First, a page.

- Posted by Laura Croft, Esq
- On November 28, 2016
- Calaveras county, cannabis, licensing, MCRSA, permit, regulations, retail, tax, urgency ordinance
Calaveras County saw a land rush in 2015 and 2016, with cannabis growers snatching up vacant lots in Calaveras County. Further fueling the land grab, the massive destruction of the Butte Fire left many that were uninsured or underinsured, desperate to sell. The Butte fire, the seventh-worst in California history, was sparked in September 2015 and ravaged 70,868 acres. The loss of homes and businesses in Calaveras County was heartbreaking. One of the ways that Calaveras County hopes to rebuild lost revenue and moral, is by enacting one of the most lenient ordinances concerning the cultivation of medical cannabis for commercial sale, while restricting new cultivations in response to concerns that marijuana speculators are narrowing in on fire-scorched properties and taking advantage of vulnerable fire victims. Sacramento Bee.
On May 10, 2016, the Board of Supervisors adopted an “urgency ordinance” adding Chapter 17.95 to the Calaveras County Code regulating Medical Cannabis Cultivation and Commercial Uses involving Medical Cannabis. The ordinance seeks to create a program to register established local medical marijuana growers and halt the land rush by outsiders.
The urgency ordinance is designed to require medical cannabis cultivators to comply with local land use regulations, while mitigating environmental impacts and protecting the public health, safety, and welfare of the residents of the County of Calaveras, all consistent with MCRSA.
The primary goals of the urgency ordinance include:
- Registration – Create a registration process for any current growers who wish to secure a future state licensing under MCRSA. If you did not submit a complete application to the Calaveras Planning Department by June 30, 2016, you are not allowed to have a commercial-sized cannabis farm in Calaveras County. However, if the medical cannabis grow is for personal use or as a primary caregiver, and is truly non-commercial, (ie. 100 sq. ft. of total canopy area per patient), applicants can apply for a personal or caregiver registration through the Planning Department. Registrations are good for one year, unless revoked. Unless a permanent ordinance goes into effect before your registration expires, you will need to apply for a renewal of your registration through the Planning Department no sooner than 60 days before it expires and no later than 30 days before it expires.
- Fees – To register with the County, growers will be required to pay proposed fees of $5000 for commercial cultivators ($100 for personal use, $200 for caregivers). Commercial marijuana farms are expected to fund oversight costs for a cannabis-inspection program to ensure compliance with planting restrictions, proper water use and protection of the environment.
- Regulation – The urgency ordinance sets forth requirements for placement of cultivation sites, size of cultivations, as well as measures to protect the health and safety of employees, independent contractors, visitors to the area, neighboring property owners, and end users of medical marijuana; to protect the environment from harm to streams, fish, and wildlife; ensure the security of cultivations; and to maintain compliance with any and all state and local laws or regulations related to the use, storage, and disposal of hazardous materials or wastes.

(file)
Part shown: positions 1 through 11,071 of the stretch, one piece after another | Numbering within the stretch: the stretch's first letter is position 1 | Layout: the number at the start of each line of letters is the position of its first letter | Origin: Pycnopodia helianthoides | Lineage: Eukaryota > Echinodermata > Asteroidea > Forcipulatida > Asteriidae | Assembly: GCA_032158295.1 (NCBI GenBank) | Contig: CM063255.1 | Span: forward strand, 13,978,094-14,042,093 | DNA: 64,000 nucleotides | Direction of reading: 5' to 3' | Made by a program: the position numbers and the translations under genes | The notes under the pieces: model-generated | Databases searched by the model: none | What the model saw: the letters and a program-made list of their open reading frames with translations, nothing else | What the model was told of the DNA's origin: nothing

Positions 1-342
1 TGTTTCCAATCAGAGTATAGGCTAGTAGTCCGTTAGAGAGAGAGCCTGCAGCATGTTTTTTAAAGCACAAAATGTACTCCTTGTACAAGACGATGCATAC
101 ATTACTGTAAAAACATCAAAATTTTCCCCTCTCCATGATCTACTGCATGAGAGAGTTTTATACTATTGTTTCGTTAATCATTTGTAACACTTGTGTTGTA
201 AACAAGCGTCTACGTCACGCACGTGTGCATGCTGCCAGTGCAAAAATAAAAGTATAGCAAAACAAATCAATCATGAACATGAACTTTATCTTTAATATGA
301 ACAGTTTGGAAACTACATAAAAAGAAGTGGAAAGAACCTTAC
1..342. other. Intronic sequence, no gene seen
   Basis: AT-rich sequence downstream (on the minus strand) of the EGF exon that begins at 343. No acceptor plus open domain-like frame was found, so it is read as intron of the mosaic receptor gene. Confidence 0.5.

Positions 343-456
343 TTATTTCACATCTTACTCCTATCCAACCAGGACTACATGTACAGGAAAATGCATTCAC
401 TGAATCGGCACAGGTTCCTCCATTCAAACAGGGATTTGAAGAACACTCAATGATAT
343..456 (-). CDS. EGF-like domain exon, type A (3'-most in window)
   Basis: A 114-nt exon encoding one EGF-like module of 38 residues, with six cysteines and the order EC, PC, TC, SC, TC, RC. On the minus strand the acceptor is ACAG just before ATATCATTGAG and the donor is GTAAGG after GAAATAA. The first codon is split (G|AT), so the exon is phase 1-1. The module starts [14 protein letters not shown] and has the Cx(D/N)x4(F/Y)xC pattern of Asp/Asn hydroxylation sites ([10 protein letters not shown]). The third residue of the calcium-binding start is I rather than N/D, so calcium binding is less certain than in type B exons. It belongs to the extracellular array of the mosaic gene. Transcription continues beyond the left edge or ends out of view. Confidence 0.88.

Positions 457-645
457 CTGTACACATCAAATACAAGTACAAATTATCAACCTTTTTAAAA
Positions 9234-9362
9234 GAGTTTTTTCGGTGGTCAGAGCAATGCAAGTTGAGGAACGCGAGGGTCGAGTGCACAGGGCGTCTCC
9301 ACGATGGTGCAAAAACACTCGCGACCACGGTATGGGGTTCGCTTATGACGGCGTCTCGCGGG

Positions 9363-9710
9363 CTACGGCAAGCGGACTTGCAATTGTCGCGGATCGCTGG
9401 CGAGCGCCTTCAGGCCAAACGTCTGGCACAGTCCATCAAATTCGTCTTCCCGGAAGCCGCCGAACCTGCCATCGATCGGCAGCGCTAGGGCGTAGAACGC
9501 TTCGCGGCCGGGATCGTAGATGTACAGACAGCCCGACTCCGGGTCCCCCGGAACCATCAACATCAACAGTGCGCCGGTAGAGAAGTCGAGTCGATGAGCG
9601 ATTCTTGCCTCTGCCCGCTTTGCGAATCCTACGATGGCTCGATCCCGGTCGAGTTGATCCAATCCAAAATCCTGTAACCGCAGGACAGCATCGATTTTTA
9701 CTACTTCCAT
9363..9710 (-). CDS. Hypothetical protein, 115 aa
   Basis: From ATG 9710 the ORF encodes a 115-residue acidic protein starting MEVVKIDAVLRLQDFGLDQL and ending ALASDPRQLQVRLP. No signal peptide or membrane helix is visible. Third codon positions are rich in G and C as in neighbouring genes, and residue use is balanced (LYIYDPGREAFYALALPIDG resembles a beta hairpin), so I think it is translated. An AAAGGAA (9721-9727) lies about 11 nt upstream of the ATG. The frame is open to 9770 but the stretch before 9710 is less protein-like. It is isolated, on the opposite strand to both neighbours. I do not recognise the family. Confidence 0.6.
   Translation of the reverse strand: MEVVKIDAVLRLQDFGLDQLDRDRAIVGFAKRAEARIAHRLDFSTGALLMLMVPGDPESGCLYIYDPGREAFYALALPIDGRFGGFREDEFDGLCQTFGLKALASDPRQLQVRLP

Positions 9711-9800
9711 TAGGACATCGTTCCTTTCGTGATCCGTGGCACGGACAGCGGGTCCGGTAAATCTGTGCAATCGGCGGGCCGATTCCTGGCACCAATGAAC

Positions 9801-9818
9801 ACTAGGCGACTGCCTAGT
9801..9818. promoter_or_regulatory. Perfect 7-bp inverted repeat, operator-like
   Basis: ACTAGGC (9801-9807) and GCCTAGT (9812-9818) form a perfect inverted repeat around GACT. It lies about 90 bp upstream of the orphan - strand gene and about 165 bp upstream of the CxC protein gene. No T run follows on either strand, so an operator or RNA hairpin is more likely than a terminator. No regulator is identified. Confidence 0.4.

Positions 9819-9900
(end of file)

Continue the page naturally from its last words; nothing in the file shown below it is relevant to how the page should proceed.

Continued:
- Retail – The urgency ordinance does not impact medical marijuana retail, which is currently regulated under local permitting process Chapter 17.91 of the County Code.
- Other commercial uses, including medical cannabis nursery, transportation operation, distributorship, laboratory, or manufacturing facility, are presently deemed commercial cannabis activities that are not allowed in Calaveras County at this time. However, a county Public Notice states: “In recognition of the fact that there are numerous growers currently operating in the County, the Board of Supervisors identified a public benefit through the permitting and regulating of this industry within unincorporated areas of the County. In addition, the County plans to permit and regulate the other commercial activities associated with medical cannabis, including its manufacture, transport, and distribution.”
Calaveras County is expected to make the urgency ordinance permanent with additional details and concerns addressed and approved by supervisors in the coming year. Draft of Permanent Calaveras Medical Cannabis Ordinance.
The urgency ordinance marks the cultivation of a sustainable economy. Following the rebirth and regrowth of Calaveras County, Measure C, which sets an annual tax of $2 per square foot for outdoor-grown cannabis and $5 per square foot for indoor-grown cannabis, and proposes that once state track-and-trace systems become effective, the tax will be $45 per pound of outdoor-grown cannabis flowers and $70 per pound for indoor-grown cannabis flowers, cruised to an easy victory in the November elections. “This tax could bring – conservatively – between $5 million and $10 million into Calaveras County’s coffers, and that would turn the county around,” explained Calaveras Cannabis Alliance Director Mark Bolger. The tax could mark a profound movement to facilitate economic growth for Calaveras, propel community progress and greatly improve the quality of life for all residents.
We invite you to contact CannaBusinessLaw for expert assistance in compliance with cannabis licensing, permitting and the application process relating to commercial cannabis in California.